Hauʻoli Lā Hoʻihoʻi Ea

ʻUmi Perkins takes us through the history of today's national holiday celebrating the return of sovereignty.

Umi Perkins

July 31 is a Hawaiian national holiday—Lā Hoʻihoʻi Ea. In this post I trace some of the historical background of this event, and report on its observance on Saturday, July 26 at Thomas Square, Honolulu. The date is also being observed at National Parks on Hawaiʻi Island.

Lord George Paulet arrived in Hawaiʻi from Great Britain in the year 1843 during the reign of Kamehameha III (Kauikeaouli). Paulet had been sent to investigate British Consul Charlton’s complaints that British citizens were being treated unfairly by the Kingdom. Charlton’s chief complaint, however, was that the former regent Kalanimoku had given him land, but that the new King, Kauikeaouli, was denying Charlton’s purported land ownership “rights.” Paulet demanded that Charlton receive the lands he had claimed, that British citizens were only to be judged by British law, and that a $100,000 indemnity be paid.

Paulet stated that, “If my demands are not met, I will be obliged to take coercive steps to obtain [the] measures for my countrymen.” The Hawaiian Kingdom’s response was to cede the Kingdom to the British military under protest on February 25, 1843. They wrote a protest and appeal to Queen Victoria. They also wrote to Hawaiian representatives who were then on a diplomatic trip to England, and sent a representative to the British Consul in Mexico.

The August 8, 1843 issue of Ka Nonanona, a Hawaiian newspaper read:

AUGATE 8, 1843. Pepa 6.

 I ka la 26 o Iulai, ku mai la ka moku Manuwa Beritania, Dublin kona inoa. O Rear Adimarala Thomas ke Alii. He alii oia maluna o na moku Manuwa Beritania a pau ma ka moana Pakifika nei.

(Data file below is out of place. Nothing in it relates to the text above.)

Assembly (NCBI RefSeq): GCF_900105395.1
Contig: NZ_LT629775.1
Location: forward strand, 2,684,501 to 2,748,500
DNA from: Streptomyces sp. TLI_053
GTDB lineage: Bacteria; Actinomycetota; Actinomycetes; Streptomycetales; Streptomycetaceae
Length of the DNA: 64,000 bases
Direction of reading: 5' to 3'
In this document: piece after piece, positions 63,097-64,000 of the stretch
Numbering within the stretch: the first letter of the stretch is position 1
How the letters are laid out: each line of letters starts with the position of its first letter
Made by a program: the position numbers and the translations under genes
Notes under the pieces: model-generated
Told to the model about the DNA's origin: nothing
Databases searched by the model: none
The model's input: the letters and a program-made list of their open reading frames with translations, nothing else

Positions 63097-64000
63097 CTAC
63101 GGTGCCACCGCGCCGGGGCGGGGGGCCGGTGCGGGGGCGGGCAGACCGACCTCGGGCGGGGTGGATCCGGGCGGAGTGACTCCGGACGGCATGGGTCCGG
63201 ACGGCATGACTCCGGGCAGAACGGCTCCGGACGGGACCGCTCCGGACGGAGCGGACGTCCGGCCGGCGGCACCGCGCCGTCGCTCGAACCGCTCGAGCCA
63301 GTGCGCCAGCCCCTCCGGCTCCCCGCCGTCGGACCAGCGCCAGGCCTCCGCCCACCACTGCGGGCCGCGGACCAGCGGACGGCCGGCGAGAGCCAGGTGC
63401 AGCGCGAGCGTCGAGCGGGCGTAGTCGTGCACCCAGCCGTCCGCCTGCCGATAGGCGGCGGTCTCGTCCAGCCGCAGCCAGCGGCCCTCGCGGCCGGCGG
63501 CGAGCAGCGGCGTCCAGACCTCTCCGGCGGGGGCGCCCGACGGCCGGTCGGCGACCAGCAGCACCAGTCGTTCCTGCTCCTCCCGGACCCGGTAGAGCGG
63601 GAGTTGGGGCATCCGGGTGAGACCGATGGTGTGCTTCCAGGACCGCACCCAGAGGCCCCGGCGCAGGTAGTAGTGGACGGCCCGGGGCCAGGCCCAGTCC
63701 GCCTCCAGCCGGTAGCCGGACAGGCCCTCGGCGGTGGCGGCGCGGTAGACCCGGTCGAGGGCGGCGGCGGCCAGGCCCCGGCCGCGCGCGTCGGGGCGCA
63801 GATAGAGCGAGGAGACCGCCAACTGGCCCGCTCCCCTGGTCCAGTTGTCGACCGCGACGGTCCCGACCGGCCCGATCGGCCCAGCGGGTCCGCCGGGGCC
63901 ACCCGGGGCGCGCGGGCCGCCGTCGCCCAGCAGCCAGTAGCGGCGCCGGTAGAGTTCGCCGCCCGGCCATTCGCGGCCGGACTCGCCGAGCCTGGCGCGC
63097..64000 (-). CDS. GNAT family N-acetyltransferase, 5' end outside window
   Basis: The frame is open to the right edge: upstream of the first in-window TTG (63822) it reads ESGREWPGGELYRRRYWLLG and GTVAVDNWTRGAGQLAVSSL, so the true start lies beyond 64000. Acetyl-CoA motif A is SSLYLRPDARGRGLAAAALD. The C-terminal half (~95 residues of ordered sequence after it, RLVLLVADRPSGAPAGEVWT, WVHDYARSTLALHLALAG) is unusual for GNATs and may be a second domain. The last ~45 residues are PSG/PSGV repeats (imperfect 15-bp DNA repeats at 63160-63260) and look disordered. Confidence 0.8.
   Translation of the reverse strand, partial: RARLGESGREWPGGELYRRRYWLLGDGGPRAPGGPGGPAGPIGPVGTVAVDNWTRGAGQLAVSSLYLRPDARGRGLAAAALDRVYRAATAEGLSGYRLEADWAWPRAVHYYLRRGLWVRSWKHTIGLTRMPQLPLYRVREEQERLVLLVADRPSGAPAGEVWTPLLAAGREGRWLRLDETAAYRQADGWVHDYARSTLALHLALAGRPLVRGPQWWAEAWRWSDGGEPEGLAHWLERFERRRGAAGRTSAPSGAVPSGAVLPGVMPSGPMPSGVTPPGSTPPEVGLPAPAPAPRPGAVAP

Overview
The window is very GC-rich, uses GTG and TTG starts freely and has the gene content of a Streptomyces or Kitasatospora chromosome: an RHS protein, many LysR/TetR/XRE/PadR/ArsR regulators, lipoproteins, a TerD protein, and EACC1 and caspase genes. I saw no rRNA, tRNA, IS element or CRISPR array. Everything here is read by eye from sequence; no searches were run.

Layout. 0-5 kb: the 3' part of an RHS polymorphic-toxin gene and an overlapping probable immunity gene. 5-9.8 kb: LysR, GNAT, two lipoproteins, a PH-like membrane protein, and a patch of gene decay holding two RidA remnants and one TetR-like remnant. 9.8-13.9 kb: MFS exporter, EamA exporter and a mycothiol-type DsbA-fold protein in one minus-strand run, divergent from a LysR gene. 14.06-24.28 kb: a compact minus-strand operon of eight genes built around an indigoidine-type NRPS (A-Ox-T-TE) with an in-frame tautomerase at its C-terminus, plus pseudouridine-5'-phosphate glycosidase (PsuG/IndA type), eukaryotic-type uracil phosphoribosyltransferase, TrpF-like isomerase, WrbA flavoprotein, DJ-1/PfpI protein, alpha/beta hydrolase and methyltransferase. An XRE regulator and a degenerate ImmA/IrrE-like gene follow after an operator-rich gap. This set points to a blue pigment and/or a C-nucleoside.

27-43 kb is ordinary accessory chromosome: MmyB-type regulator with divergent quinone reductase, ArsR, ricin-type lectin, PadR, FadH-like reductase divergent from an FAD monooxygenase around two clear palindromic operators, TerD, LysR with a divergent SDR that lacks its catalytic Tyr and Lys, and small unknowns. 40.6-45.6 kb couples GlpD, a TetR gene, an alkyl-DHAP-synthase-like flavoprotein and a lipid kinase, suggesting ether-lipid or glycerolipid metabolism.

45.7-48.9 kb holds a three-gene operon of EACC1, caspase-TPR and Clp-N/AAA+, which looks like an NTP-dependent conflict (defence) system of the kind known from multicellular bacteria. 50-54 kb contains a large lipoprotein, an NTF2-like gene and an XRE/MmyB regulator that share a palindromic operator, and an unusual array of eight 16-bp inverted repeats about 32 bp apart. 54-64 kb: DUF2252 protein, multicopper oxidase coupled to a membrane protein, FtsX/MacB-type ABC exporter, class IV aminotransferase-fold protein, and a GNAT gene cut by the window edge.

I ka loaa ana ia ia ka palapala no Capt. Haku George Paulet, ma ka moku Vitoria, a lohe pono oia, ua kau ka hae o Beritania ma keia pae aina, holo koke mai no ia e hoihoi mai ke aupuni ia Kamehameha III. Nani kona aloha mai i ke alii, ea! a me na kanaka no hoi.

 Nani ka pomaikai o Kamehameha III, a me kona poe kanaka i keia wa, no ka mea, ua hemo ka popilikia, ua hoihoiia mai ka ea o ka aina. Ua pau ka noho pio ana malalo o ko Vitoria poe kanaka.
 O Kamehameha III. oia ke alii nui o Hawaii nei i keia manawa. Ua kuuia ko Beritania hae ilalo i keia la, Iulai 31. 1843, a ua kau hou ia ko Hawaii nei hae. Nolaila, eia ka la o ka makahiki e hoomanao ia’e, me ka hauoli, ma keia hope aku.

Kamehameha III
Kauikeaouli Kamehameha III

Richard Thomas, Admiral
Rear Admiral Richard Thomas

George Paulet
Lord George Paulet

My rough translation:

BATTLESHIP. On the 26th day of July, a British battleship anchored here; Dublin was its name. The captain (Alii) was Rear Admiral Thomas. He is the head [alii] of the British Pacific fleet. In the taking of the documents of Capt. Lord George Paulet of the ship Victoria, he listened fairly [to how Paulet] raised the flag of Britain in this archipelago, [and] decided quickly to return the government to Kamehameha III. Amazing is the love of the alii for [the] sovereignty [ea]! And the people also.

THE RETURN OF THE GOVERNMENT. Splendid was the gratitude of Kamehameha III and his people at this time because the trouble [crisis, popilikia] was removed, and the sovereignty of the land was returned. Finished is the captive occupation under Victoria’s people. Kamehameha III is the King [Ruling Chief, alii nui] at this time. The British flag is lowered [put down, kuuia] on this day, July 31st, and Hawaiʻi’s flag flies anew. Therefore, it is a day of the year to remember joyfully from this day forward.